The greater question facing many who have found themselves looking for a vicarious vaccination through an organization that they have had very little to do with is a simple one; are you truly belonging to Christ? Currently we are not in a situation in which the church should violate authorities in order to accommodate people that we do not know. Clearly, if there were children being taken from parents or lives being taken in the streets, the church should see the ethically right decision to lie, obfuscate, and resist. Yet, we are not there yet. However, we are at a point in which many need to assess what it is that they value.
Yet, I suspect that simply, having warm fuzzies for a felt board Jesus you met in a distant mothball Sunday school class is not enough. This sort of relationship will not lead toward sacrifice and self denial. You will eventually submit. You will eventually offer your children. You will willfully own nothing and you will be happier for it.
Yet what of the sheep? Will they willfully submit? Will the faithful, those who did not forsake the assembly? Will they also seek a vicarious immunity to the pains of this world? My expectation is that they will not.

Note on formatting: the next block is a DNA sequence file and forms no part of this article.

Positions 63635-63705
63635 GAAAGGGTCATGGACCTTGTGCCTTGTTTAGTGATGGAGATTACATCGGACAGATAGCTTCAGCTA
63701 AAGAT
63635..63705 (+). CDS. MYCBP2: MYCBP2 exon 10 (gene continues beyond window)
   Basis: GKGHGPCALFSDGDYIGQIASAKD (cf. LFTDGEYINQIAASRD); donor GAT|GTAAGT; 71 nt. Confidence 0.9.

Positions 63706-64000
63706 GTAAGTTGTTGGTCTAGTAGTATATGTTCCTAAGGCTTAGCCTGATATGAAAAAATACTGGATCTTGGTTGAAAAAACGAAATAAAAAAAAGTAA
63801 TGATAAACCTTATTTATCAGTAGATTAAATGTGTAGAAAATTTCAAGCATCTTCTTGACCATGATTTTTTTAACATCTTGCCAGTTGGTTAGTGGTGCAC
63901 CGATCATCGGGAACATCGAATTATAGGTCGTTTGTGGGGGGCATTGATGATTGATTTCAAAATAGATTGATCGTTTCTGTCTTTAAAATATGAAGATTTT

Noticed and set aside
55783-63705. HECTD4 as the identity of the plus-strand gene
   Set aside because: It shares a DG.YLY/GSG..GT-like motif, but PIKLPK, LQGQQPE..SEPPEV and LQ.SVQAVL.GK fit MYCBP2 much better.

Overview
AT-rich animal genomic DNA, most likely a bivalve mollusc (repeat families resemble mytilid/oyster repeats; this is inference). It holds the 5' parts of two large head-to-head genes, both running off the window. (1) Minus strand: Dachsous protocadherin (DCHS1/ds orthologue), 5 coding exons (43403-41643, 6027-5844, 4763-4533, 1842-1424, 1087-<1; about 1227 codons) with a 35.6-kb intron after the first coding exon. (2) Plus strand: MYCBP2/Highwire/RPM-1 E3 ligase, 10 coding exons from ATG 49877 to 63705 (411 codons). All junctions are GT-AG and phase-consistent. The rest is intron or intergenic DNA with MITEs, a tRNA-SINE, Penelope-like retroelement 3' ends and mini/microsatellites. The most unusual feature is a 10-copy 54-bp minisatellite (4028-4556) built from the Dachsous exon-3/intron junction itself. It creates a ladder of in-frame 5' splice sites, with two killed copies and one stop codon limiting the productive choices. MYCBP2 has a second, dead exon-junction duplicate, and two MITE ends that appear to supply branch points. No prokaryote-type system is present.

Yet, the outcome in that case may be remarkably different. Those individuals, by biblical accounts already have the vicariously assured immunity of Christ risen. For these there is no great frantic rolodex, no great worried google search “churches in my neighborhood”. These individuals know the church, they know the leaders and the shepherds that have loved them, and cared for them through so much already.
Still, what of those who seek immunity but not sacrifice? What will the future hold for those who culturally affiliated with the movement of American evangelicalism but only persisted in its fringe benefits? I imagine that either by Covid or some other great upheaval in the near or distant future they will join the masses. Given the right stimulus and situation the call to worship the Emperor will be too great, and to deny it too great a cost. It will be on that day that many in the coliseum will wave their clean vaccinated hands crying, “Crucify them!”... “Crucify them!”... “Crucify them!”... There will be no shame in their faces, and their children will grin at the sight.